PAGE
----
In the article, Begley points out that there is a hormone in the brain called oxytocin, according to scientists promotes trust during interactions with other people, and thus to cooperative behavior. As Begley suggest, this means that people live together for the common good.

So deep into our evolutionary background is an underlying basis for humans working together in groups. Although I am not going to talk here about specific strategies that teachers might use in the classroom to promote cooperative behavior, I am suggesting that cooperative learning in the classroom should not be relegated as something to add or to do from time to time, but rather might form the basis for one’s approach in classroom learning. What do you think?

Science Teaching Research Around the World: Eurasia Journal of Mathematics, Science, and Technology Education

I recently became acquainted with a relatively “young” journal of research devoted to helping us understand science teaching: The Eurasia Journal of Mathematics, Science, and Technology Education (EJSMT). EJSMTE has its headquarters in Turkey. It’s editor, Hüseyin BAG, is professor at Pamukkale Universitesi, TURKEY, and the Associate Editor, Mehmet Fatih TASAR, is professor at Gazi Universitesi, TURKEY.

One can feel the exuberance of the editorial team by reading the Editorial in the most recent issue. In a very short time (the journal was launched in 2005), the journal has grown (more than 10, 000 hits to its most recent issue, according to Dr. Tasar), and has received more than 400 manuscripts since its inception in 2005.

In the February 2007 issue there are 8 articles on various topics in science education. If you are a teacher, you will find these interesting because they will give you a different perspective on science teaching since most of them are written by researchers from countries including Germany, Turkey, Malaysia, Kenya, and the USA. I was particularly interested in Effandi Zakaria and Zanaton Iksan’s article, Promoting Cooperative Learning in Science and Mathematics Education: A Malaysian Perspective. As the authors pointed out “incorporating cooperative learning in science and mathematics classrooms is not without challenges.” They went on to identify some of the problem areas such as fear of loss of content coverage, do not trust students in acquiring knowledge by themselves, lack of familiarity (of teachers) with cooperative learning methods, and student lack of skills to work in groups.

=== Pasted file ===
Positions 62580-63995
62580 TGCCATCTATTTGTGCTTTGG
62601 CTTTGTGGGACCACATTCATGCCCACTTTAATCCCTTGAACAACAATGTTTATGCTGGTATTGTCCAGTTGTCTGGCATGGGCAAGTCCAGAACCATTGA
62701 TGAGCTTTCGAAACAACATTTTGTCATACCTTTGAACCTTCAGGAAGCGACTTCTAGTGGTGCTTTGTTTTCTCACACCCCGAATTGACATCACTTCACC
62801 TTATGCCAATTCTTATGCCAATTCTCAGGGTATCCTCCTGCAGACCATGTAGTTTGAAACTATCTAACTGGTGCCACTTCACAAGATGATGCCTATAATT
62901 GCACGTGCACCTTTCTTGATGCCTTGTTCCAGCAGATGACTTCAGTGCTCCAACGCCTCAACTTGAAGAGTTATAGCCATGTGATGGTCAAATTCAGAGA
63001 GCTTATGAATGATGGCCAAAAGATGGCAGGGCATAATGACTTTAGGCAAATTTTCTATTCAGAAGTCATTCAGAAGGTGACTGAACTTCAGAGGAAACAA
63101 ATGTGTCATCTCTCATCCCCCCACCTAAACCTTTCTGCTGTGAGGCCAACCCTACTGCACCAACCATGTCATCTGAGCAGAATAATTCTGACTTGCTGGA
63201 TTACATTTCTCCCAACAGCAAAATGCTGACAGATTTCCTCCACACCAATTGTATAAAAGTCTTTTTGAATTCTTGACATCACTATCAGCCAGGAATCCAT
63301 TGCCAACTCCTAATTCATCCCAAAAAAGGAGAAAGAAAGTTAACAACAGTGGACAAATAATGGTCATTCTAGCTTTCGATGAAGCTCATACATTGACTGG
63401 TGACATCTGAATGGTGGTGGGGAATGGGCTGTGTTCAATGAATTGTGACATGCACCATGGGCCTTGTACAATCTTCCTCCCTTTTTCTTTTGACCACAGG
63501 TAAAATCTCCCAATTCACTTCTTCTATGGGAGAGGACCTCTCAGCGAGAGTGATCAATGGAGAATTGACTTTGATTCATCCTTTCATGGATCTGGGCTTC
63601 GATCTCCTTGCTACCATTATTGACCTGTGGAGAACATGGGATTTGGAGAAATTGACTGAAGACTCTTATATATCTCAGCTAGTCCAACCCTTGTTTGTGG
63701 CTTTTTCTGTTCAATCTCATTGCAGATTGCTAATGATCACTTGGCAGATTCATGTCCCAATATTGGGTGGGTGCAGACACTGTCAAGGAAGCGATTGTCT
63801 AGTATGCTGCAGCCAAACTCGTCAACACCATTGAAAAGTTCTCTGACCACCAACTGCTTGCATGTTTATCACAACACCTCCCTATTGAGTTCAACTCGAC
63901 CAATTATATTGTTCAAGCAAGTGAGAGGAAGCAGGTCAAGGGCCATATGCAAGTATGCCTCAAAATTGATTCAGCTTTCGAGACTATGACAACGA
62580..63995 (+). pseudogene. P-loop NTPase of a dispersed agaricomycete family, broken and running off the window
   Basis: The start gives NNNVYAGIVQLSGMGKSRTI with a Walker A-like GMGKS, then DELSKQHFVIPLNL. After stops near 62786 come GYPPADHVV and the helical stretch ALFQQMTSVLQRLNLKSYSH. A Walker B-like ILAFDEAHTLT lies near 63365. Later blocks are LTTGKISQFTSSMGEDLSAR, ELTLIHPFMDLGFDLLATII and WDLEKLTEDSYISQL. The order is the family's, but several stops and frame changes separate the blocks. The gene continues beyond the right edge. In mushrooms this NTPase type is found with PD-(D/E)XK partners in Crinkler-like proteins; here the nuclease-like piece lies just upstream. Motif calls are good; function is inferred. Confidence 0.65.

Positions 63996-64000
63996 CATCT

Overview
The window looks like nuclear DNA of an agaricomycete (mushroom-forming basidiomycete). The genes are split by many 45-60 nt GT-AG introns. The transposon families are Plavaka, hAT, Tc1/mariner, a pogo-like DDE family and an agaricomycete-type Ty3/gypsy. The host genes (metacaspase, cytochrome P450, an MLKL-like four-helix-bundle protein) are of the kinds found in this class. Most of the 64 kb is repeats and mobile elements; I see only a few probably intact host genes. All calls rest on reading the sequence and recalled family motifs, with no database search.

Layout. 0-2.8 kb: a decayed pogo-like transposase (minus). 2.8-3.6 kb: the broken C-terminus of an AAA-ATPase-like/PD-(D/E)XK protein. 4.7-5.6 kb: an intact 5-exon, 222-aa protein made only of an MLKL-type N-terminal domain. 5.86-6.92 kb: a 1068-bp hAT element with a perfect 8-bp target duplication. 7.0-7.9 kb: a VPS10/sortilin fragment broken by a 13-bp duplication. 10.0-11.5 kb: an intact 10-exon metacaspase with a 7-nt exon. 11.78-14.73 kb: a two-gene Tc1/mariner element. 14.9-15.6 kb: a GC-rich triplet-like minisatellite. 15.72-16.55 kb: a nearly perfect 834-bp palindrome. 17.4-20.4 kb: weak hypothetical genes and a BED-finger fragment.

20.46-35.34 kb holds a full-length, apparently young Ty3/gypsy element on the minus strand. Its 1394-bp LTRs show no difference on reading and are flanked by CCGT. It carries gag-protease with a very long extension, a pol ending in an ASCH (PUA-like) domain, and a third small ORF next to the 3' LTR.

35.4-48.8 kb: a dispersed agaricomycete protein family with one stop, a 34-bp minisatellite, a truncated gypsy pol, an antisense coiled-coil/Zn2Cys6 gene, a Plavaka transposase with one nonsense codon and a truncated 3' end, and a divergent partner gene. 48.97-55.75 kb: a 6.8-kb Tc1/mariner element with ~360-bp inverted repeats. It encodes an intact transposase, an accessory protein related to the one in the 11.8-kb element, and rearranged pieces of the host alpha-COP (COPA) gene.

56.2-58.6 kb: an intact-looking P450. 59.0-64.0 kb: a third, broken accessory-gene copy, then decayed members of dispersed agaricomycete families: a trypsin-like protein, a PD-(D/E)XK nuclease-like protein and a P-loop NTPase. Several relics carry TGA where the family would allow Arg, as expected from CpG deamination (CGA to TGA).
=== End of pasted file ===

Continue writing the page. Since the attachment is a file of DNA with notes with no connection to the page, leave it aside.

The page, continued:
Cooperative learning is a powerful teaching tool and if teachers have the background and education in how to implement collaborative methods, and if they help students learn how to collaborate in learning teams, it can be an effective method. Cooperative learning is an example of an active learning methodology, and can not only help students learn to work collaboratively, but can help students cognitively and affectively.

Cooperative learning is tool of inquiry. In the scientific community, most research is done collaboratively within the same institution, or across institutions and locations, especially with the use of the Internet. Science has always advocated itself as a community of learning, and modeling that form of learning in the classroom is another reason for using cooperative learning. Teachers can enhance their ability to implement cooperative learning by becoming aware of cooperative learning structures as well as other interactive techniques.

Cooperative learning was only one of many important issues discussed in the February issue of the Eurasia Journal of Mathematics, Science, and Technology Education. Other topics included the status of science education research internationally, web-based versus paper-based homework, reform-based curriculum, environmental activism, and problem-based active learning. I recommend that you navigate to their website and read what is interesting to you. It’s an excellent journal.